S number (wool)

From Wikipedia, the free encyclopedia
Jump to navigation Jump to search

An S number on the label of wool suits or other tailored apparel, wool fabric, or yarn, indicates the fineness of the wool fiber used in the making of the apparel, as measured by its maximum diameter in micrometres. Fiber fineness is one of the factors determining the quality and performance of a wool product. In recent years it has also become an important marketing device used by many mills, garment makers, and retailers. The S number appears as a plural with an s or 's following the number, such as 100s or 100's.

Super S[edit]

The S number often is used in conjunction with the word "super" which originally meant the best wool, (called choice wool in the United States) [1] As now used Super means pure new wool and can also be used for fabrics made from wool blended with rare fiber (such as mohair, cashmere wool and alpaca), and also with silk. The inclusion of Elastane to give the fabric a stretch effect is permitted, as also is the inclusion of up to 5% non-wool yarn for decorative effects. For wool blend fabric descriptions, the word Super is not permitted. Subject to the wool content being at least 45%, the S number may be used.[2]

The S-number indicates the thickness of the fibre as defined in the IWTO Super S Code of Practice. Each S-number correlates to a maximum fibre diameter measured in micrometers, as shown in the table below. Fiber diameters are measured from the finished, dyed fabric.

Super S in micrometers
Super … S number Diameter of fibre in micrometers
80 19.75
90 19.25
100 18.75
110 18.25
120 17.75
130 17.25
140 16.75
150 16.25
160 15.75
170 15.25
180 14.75
190 14.25
200 13.75
210 13.25
220 12.75
230 12.25
240 11.75
250 11.25


The S numbers originated in England, where the worsted spinning process was invented and arose from the worsted yarn count system for stating the fineness of yarn. The worsted count (also known as the Bradford count) was the number of 560-yard (510 m) lengths (hanks) of worsted yarn that 1 pound (0.45 kg) of wool yields.[3] The finer the wool, the more yarn and the higher the count.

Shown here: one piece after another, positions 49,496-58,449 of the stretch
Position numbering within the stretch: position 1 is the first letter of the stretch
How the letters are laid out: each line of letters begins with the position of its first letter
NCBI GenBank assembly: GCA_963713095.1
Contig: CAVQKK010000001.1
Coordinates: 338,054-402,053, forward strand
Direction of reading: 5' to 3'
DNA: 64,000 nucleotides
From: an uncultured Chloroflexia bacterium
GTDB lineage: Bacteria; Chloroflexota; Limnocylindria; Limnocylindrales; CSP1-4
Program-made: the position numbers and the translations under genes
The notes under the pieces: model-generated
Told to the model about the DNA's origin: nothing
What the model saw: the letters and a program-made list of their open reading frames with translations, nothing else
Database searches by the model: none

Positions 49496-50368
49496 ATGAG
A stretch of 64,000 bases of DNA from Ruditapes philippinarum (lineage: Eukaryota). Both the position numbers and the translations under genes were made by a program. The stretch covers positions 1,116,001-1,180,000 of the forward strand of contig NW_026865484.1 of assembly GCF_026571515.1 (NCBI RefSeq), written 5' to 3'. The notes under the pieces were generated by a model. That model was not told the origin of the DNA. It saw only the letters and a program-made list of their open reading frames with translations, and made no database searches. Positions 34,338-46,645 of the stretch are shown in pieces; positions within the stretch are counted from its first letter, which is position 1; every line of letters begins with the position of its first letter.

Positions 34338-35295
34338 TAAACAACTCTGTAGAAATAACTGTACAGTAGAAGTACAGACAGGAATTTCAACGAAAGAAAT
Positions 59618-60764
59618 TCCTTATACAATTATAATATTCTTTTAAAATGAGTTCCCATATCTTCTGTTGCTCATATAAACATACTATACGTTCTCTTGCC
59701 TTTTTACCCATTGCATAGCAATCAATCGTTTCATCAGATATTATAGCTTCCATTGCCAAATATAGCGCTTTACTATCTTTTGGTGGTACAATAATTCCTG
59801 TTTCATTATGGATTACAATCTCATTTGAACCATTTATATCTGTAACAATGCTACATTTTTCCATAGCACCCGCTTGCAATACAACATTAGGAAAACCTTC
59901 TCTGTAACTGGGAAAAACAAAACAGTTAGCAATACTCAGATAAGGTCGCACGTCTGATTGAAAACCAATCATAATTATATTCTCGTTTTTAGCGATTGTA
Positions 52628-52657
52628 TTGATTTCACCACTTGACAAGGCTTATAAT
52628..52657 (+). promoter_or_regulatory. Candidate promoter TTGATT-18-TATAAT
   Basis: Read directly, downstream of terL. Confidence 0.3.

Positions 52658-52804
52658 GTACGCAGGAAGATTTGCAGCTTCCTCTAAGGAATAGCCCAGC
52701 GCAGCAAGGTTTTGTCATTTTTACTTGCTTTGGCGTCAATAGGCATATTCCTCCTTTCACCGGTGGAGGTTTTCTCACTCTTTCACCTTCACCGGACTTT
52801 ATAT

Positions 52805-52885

Metric yarn count[edit]

The worsted count was only a rough measurement and has been replaced by more exact methods such as the metric yarn count. However, for fine wool, the memory of the older system survives in the S numbers which have a very rough correspondence to worsted count. In other words, fiber that yielded about 80 worsted hanks is roughly comparable to fiber designated as 80s using the S numbers. The critical difference is that while the worsted number was an indirect measure (and a rough one at that) of yarn thickness, the S number is a direct (and precise) measurement of the thickness of the fiber. The S number of fiber, and hence of yarn, fabric, or garments made of that fiber, is determined using the international standard promulgated by the International Wool Textile Organisation (IWTO).

International standard[edit]

The International Wool Textile Organisation (IWTO) is the promulgator of the Fabric Labelling Code of Practice which governs the use of the "S" and "Super S" designations for fine wool and wool blend fabrics. The Code defines the S number by correlation to maximum fiber diameter. For example, 80s must have maximum fiber diameter of 19.75 micrometres or finer and 90s, 19.25 micrometres or finer. This scale continues to the 210s at 13.25 micrometre or finer. Thus each step of ten (as from 80s to 90s or 90s to 100s) corresponds to 0.5 micrometre less in allowed maximum fiber diameter. It has been proposed to extend the scale to 250s at 11.25 micrometre or finer.

IWTO is the international body representing the interests of the world's wool textile trade and industry. IWTO membership covers wool growers, traders, primary processors, spinners, weavers, garment makers and retailers of wool and allied fibers in its member-countries, as well as all kinds of organizations related to wool products and the wool business in general.

Government regulation[edit]

United States[edit]

In the United States labeling of wool products is regulated by the Wool Products Labeling Act of 1939 (15 U.S.C. § 68). The Act was modified, for wool products manufactured on or after January 1, 2007, by the Wool Suit Fabric Labeling Fairness and International Standards Conforming Act which defined the use of the Super S and S designations in a manner conforming to the IWTO Code. The U.S. defines the S numbers for 80s to 250s. Violation of the WPLA may carry a substantial penalty.[4]

See also[edit]


  1. ^ Fairchild's Dictionary of Textiles, 7th Edition, 1996, p. 115.
  2. ^ International Wool Textile Organisation Fabric Labelling Code of Practice
  3. ^ Fairchild's Dictionary of Textiles, 7th Edition, 1996, p. 637.
  4. ^ Rules and Regulations Under the Wool Products Labeling Act of 1939 16 C.F.R. Part 300 Retrieved February 9, 2009 from http://www.ftc.gov/